I can’t believe that this is the last seasonal salad of the year. So I had to make it a good one. And as I mentioned over on IG, this is my favourite salad so far.
Warm salads are something I actually prefer to crisp and cool summer ones- even in summer I like some roasted vegetables (preferably from an actual BBQ) on my lettuce leaves. People massively underrate winter salads though: they can be flavourful, and showcase root veg brilliantly. And, if you’re anything like me, you like spacing out the more indulgent meals of Christmas-time with a few simple (but always tasty) ones as well.
For this salad we’ll be honey-roasting parsnips, and baking tofu in some honey, soy sauce, and ginger. This means that the recipe takes a little more time start-to-finish, but it’s well worth it. Once the veg is in the oven, it all looks after itself anyway…
Ingredients (serves 2)
- 2 large parsnips, chopped into chunks, and tossed in 1tbsp runny honey in a large mixing bowl
- 200g of firm tofu, chopped into chunks
- 1 small red onion, sliced
- 1/2 fresh red chilli, finely sliced (leave the seeds in if you like spice, remove if not)
- 2-3 large handfuls of kale
- 1tbsp soy sauce
- Ground ginger, to taste
- Black pepper, to taste
I’m feeling pretty smug as this post goes live, because for once I’ve managed to get a seasonal salad recipe up on the first of the month. Perhaps its because this time of year is my all-time favourite, and so I’m more inclined to make the salads earlier than half way into the month- or maybe it’s because I know my uni workload is going to rapidly swell in the next few days, so my time will be limited.
Autumn produce means squash, and figs, and apple, beetroot, brambles, cabbage, sprouts, leeks, parsnips, plums- and, of course, pumpkins. Now, I already have quite a few pumpkin recipes up here, and I plan on adding some more. Which means that today I passed over my beloved pumpkin, and gave the spotlight to the butternut squash, figs, and beets. I promise that this is just as delicious (perhaps more so) than any pumpkin recipe. But if you feel you’re missing out- there are links to all my pumpkin recipes so far at the bottom of the page!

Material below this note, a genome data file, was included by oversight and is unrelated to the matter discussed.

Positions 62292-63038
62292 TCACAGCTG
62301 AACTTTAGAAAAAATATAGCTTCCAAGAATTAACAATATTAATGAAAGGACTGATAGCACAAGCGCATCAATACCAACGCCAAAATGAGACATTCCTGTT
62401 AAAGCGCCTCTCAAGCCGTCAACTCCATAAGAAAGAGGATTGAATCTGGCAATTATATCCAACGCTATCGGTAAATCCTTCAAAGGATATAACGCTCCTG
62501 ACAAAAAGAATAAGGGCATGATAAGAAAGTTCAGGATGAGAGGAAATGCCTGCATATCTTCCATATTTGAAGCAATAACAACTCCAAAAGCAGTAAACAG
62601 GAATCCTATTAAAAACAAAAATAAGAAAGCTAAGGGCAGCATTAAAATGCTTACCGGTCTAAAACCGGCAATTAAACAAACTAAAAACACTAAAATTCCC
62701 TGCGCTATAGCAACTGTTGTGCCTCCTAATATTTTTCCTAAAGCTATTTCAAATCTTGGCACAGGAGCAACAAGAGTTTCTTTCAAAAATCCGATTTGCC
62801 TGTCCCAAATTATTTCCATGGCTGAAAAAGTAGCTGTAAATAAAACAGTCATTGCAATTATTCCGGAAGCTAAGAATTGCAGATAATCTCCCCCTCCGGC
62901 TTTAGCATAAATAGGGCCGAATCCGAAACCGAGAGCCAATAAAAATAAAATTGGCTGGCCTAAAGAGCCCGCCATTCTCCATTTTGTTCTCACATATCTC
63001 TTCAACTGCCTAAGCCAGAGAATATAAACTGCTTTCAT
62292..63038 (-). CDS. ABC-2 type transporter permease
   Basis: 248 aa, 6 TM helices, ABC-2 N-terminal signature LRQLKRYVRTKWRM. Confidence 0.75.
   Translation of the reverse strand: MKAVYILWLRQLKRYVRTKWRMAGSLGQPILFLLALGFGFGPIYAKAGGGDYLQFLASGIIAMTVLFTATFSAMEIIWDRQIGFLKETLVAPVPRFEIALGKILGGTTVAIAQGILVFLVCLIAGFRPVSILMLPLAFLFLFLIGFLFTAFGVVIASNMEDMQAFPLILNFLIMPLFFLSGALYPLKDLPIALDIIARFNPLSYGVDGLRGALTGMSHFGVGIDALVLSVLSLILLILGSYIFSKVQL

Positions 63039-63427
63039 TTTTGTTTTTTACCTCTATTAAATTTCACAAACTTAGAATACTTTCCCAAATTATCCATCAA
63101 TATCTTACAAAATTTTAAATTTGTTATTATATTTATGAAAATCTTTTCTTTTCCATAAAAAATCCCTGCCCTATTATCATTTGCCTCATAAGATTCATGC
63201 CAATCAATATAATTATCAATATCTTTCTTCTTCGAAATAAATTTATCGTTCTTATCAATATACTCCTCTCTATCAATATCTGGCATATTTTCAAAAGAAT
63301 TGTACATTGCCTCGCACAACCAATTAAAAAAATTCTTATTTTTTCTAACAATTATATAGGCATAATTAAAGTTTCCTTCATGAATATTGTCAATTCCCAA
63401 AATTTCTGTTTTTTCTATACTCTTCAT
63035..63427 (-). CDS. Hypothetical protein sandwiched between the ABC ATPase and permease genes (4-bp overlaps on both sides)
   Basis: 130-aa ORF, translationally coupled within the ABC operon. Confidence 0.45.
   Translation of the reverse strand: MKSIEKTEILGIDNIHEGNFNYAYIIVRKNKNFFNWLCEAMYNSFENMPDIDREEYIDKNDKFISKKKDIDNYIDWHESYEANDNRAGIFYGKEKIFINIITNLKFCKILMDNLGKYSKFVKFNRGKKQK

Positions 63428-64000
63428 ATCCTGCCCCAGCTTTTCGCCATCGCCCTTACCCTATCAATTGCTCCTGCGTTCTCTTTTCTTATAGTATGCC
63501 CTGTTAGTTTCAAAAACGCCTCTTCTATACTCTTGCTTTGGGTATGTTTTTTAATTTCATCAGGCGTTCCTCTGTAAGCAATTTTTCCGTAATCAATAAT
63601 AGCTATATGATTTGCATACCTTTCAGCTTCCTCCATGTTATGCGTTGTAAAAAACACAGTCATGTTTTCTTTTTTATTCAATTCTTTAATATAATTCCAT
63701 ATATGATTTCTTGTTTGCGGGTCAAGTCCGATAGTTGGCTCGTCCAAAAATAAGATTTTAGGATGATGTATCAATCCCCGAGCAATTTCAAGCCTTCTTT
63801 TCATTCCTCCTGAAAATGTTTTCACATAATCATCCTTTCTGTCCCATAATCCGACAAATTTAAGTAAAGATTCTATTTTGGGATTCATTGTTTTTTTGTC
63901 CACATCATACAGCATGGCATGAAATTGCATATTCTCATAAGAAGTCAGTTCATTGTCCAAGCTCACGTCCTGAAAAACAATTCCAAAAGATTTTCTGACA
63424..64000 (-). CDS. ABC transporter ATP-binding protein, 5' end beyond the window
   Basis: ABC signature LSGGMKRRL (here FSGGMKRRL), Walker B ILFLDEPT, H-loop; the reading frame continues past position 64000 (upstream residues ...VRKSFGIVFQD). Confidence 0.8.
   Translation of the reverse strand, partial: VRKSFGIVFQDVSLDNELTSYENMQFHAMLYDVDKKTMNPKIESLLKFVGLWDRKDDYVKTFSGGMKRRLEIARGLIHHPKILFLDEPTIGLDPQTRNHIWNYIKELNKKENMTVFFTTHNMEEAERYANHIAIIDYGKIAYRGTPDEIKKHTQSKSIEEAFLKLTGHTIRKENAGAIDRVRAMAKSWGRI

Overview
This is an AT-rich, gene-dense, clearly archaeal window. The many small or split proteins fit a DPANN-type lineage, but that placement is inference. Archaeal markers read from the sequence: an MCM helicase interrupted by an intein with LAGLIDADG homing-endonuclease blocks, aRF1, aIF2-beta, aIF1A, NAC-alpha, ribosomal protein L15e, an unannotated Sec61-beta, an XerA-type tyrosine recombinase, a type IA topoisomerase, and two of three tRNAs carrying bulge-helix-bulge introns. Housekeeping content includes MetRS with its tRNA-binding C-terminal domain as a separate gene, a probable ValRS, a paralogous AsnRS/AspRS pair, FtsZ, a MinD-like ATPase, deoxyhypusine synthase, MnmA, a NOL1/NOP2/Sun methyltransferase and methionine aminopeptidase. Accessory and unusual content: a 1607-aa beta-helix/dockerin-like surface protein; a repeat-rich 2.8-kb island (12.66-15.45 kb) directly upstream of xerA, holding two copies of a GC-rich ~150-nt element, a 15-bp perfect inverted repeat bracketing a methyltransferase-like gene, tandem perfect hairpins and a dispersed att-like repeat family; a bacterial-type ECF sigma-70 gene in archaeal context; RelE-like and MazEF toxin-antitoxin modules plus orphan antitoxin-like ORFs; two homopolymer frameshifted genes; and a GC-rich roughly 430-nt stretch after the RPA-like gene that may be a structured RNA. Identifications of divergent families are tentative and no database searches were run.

Butternut squash roasts beautifully, it’s cheap, and although it’s sweet it takes on flavour really well. Figs are earthy, juicy, and colourful- and we all know how much I love beetroot. The pearl barley is a cheap store-cupboard staple, and the feta can be bought all year around. If you’re vegan, allergic to cheese, or simply don’t like it, then feel free to omit this ingredient, and sub in whatever you feel would work for you…
Ingredients (serves 2- or you can eat it again the next day!)
- 1 medium butternut squash, seeds removed, chopped into small chunks and the skin left on
- 80g pearl barley (weight when dried)
- 2 medium cooked beetroot, chopped into large chunks
- 2 large figs, sliced into thick wedges
- 1 large handful of spinach
- 60g feta cheese (or “Greek-style” in most supermarkets)
It’s September, and so in my mind, finally, autumn! The BEST season both for food, and life in general- crisp mornings, back to uni, new books I can justify buying for uni, GBBO, social stuff at uni, Bonfire Night later in the season, soups, jumpers, hot coffee and cold days….If you aren’t convinced, for now I’m hoping to prove that at least the food is amazing- with the following salad.
Contrary to popular belief salads don’t migrate south when the summer sun goes down. In fact, they get even better because all of the food crops are being harvested. September is amazing for seasonal produce, as we still have some summer ingredients, but root veg is appearing and apples are nearly at their best.
This salad uses halloumi, which you can actually eat raw as well as cooked- my mum spent part of her childhood in Cyprus due to my Grandad’s being in the army, and it was served raw as a dessert over there. So if you’re feeling super lazy you don’t even have to cook it. I “accidently” ate a lot of raw halloumi whilst making this, and I can vouch for its deliciousness. I’ve used a griddle pan to cook it here for the finished salad, but a regular pan will work just fine (griddle pans just give you lovely decorative charring lines). If you aren’t a cheese fan you could sub in cooked chicken, or tofu, or quorn. If you simply don’t like halloumi, then perhaps try a feta cheese.
With all that said, let’s get going….